Did John Kerry Advise Palestinian Leader Abbas To Wait Out Trump?

By Patrick Goodenough | January 26, 2018 | 4:15am EST
Then-Secretary of State John Kerry meets with Palestinian Authority chairman Mahmoud Abbas in Ramallah in 2013. (Photo: State Department, File)

(CNSNews.com) – Former Secretary of State John Kerry is under fire for allegedly urging Palestinian leaders to hold firm against President Trump’s demands because he won’t be in office for long.

But former U.S. House Speaker Newt Gingrich said Thursday he doubted Kerry would have given such “anti-American” and “stunningly unpatriotic” advice to the Palestinians.

Kerry has not responded publicly to claims, first reported by the Israeli daily Ma’ariv, that he made the comments during a recent meeting in London with Hussein Agha, a longstanding confidante of Palestinian Authority chairman Mahmoud Abbas. Agha reportedly briefed P.A. officials in Ramallah afterwards on the wide-ranging conversation.

According to the report Kerry told his interlocutor to advise Abbas to “hold on and be strong” and not to yield to Trump’s demands, suggesting the president may not be in White House for much longer.

Kerry also reportedly told Agha that if Trump does last a full first term, he may mount another White House run in 2020. Kerry was the Democratic Party’s nominee in the 2004 presidential election, when he lost to President George W. Bush.

The former secretary of state was quoted as advising that Abbas present a “positive” peace initiative of his own, for which Kerry would work to garner support.

And he allegedly counseled Abbas, via Agha, to direct his criticism not at the U.S. or the administration, but at Trump personally, on the grounds that the president was solely responsible for the current situation.

Trump angered the Palestinians and their supporters last month by recognizing Jerusalem as the capital of Israel and signaling plans to move the U.S. Embassy to the city. In a recent speech, Abbas attacked Trump, employing an Arabic curse translated as “may his house be razed.”

Agha, a Lebanese academic and author, is a senior associate of Oxford University’s St. Antony’s College who was deeply involved in previous behind-the-scenes Israeli-Palestinian peace initiatives. Attempts to reach him for comment on the reported conversation with Kerry were unsuccessful.

Reacting to the reports, the Republican Jewish Coalition called Kerry’s alleged actions “reckless.”

“John Kerry failed for four years as secretary of state to achieve Israeli-Palestinian peace. Now he wants a second bite of the apple, a bite the American people chose not to give him when they rejected the Obama/Kerry foreign policy in 2016,” said RJC executive director Matt Brooks.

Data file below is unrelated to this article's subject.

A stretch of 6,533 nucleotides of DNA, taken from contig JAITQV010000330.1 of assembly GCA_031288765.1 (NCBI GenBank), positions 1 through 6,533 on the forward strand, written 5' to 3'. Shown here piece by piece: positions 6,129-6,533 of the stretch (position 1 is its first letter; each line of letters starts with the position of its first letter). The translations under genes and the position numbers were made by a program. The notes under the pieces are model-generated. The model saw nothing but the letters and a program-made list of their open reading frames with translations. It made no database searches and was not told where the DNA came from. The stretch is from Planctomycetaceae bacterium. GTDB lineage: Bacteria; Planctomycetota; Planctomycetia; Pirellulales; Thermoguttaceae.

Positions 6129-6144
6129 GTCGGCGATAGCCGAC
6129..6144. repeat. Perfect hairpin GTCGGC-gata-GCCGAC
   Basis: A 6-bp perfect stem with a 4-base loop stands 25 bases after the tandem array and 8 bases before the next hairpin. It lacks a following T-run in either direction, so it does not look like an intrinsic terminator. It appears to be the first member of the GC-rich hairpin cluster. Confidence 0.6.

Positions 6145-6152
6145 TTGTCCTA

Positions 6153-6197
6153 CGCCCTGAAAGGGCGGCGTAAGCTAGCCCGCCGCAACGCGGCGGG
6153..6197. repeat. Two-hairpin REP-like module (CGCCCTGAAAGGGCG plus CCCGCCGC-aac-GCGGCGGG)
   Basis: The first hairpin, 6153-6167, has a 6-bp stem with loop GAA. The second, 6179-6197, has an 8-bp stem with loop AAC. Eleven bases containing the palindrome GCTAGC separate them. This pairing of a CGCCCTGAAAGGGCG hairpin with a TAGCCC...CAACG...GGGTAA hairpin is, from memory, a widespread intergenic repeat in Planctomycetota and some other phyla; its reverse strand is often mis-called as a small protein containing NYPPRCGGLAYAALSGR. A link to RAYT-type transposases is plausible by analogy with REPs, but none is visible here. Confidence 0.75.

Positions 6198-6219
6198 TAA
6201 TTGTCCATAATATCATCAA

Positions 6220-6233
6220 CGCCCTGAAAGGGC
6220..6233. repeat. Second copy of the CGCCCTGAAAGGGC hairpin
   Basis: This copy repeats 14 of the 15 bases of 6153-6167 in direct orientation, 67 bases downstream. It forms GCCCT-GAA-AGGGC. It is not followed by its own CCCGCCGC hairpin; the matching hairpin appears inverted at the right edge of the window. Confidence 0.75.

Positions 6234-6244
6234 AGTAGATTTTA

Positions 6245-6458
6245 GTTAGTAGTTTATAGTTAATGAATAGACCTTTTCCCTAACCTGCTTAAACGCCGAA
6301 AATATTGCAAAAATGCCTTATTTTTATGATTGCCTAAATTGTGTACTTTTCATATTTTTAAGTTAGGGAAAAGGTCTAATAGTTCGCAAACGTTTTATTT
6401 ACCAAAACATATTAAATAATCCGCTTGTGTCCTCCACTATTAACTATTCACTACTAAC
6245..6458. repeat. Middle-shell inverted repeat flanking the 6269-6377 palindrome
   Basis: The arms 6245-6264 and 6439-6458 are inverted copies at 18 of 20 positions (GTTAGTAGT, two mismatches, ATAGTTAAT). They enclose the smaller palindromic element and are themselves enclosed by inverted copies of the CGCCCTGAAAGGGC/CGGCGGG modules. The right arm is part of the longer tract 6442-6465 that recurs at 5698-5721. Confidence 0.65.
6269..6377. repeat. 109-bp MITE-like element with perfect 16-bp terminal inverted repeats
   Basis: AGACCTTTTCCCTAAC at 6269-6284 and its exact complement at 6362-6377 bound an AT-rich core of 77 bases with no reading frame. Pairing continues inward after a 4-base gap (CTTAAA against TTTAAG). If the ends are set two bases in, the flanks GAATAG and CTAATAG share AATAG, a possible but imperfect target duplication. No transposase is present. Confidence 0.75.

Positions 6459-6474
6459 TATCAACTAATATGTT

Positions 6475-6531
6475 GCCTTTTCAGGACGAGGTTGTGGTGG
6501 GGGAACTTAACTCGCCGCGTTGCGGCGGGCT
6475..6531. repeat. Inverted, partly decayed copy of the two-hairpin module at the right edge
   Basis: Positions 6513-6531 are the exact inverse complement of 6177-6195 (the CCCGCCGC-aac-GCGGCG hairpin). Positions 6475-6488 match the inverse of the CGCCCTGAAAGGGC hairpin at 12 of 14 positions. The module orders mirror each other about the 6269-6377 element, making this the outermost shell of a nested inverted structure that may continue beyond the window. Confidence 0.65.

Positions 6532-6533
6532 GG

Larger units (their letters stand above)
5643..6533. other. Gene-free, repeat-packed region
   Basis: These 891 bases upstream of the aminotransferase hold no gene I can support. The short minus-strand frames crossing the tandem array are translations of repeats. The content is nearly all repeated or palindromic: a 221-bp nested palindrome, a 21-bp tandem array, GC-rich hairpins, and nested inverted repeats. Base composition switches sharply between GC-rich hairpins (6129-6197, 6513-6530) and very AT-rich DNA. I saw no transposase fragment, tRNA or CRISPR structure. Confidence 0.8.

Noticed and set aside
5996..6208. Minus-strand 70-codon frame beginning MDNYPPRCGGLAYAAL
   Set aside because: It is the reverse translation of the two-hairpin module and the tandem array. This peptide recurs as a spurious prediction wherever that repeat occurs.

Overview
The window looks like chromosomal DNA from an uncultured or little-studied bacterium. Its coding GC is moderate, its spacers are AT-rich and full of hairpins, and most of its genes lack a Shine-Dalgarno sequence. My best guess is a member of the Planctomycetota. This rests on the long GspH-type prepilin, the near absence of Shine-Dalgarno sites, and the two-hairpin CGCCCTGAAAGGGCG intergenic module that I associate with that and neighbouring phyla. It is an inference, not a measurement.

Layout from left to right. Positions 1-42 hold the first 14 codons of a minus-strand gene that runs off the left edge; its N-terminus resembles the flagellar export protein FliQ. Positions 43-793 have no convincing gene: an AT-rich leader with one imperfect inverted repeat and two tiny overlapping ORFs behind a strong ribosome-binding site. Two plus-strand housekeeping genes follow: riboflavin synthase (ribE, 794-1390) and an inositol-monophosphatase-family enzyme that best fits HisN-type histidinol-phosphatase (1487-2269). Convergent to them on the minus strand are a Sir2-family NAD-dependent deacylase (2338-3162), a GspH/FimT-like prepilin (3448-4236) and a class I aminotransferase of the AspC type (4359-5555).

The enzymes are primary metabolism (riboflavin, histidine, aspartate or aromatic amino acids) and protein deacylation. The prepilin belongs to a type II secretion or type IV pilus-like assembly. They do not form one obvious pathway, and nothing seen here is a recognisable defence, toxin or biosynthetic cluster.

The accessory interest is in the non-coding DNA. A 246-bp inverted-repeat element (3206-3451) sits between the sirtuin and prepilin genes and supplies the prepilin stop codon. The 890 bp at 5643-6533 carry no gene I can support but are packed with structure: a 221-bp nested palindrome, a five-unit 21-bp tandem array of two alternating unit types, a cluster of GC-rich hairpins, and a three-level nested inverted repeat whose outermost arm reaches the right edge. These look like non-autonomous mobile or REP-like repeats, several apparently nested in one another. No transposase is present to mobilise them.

“John Kerry is no longer a representative of the American people and his action – conducting a shadow foreign policy – is reckless and undermines the possibility of achieving peace,” he said. “The American people chose President Trump, in part, because he promised to pivot away from the failed policies of John Kerry."

Former House Speaker Gingrich said Thursday he doubted Kerry would have made the comments attributed to him.

“That would surprise me. Kerry knows, as former secretary of state, former U.S. senator, that that kind of advice would be stunningly unpatriotic,” Gingrich told the “Fox and Friends” program. “And I don’t think that John Kerry would do something like that. I hope he wouldn’t.”

He added that he would be “very, very surprised” if Kerry had “said anything that was that overtly anti-American.”

As for the possibility of a Kerry 2020 run, Gingrich also said he’d be “perfectly happy” about that. “The more Democrats who decide that they’ll run for president the better off we’re going to be in 2020. I think Trump will beat any of them so it doesn’t concern me very much.”

‘Messianic fervor’

During his four-year tenure at the helm of the State Department Kerry worked energetically to advance Israeli-Palestinian negotiations.

Months after becoming secretary of state in early 2013, Kerry met with Arab government ministers in Jordan, and was told that the Israeli-Palestinian dispute was the “core” reason for regional instability.

Despite the raging Syrian civil war, spreading jihadist violence in Iraq and a military takeover in Egypt following months of violent protests against a Muslim Brotherhood president, Kerry did not publicly challenge the claim.

Instead, he told reporters after the meeting that many ministers had told him “that the core issue of instability in this region and in many other parts of the world is the Palestinian-Israeli conflict.”

Shortly thereafter Kerry launched a concerted effort to kick start talks between Israel and the P.A., but after nine months the initiative collapsed in April 2014.

Israel’s then-defense minister was reprimanded by Prime Minister Binyamin Netanyahu for saying that Kerry was driven by “messianic fervor” in his efforts to promote peace talks – a view likely shared by others in the Israeli establishment.

In the closing weeks of Obama’s term, Kerry defended the administration’s decision not to veto a controversial U.N. Security Council resolution which described areas disputed between Israelis and Palestinians – including eastern Jerusalem, home to Judaism’s most sacred site – as “occupied Palestinian territory.”

Kerry said the administration’s main objective in allowing the measure to pass was “to preserve the possibility of the two-state solution, which every U.S. administration for decades has agreed is the only way to achieve a just and lasting peace between Israelis and Palestinians.”

In fact the two-state solution was not U.S. policy for “decades.”  The first U.S. president to publicly declare support for an independent Palestinian state was George W. Bush, in a 2002 speech that reversed more than four decades of American policy.

 

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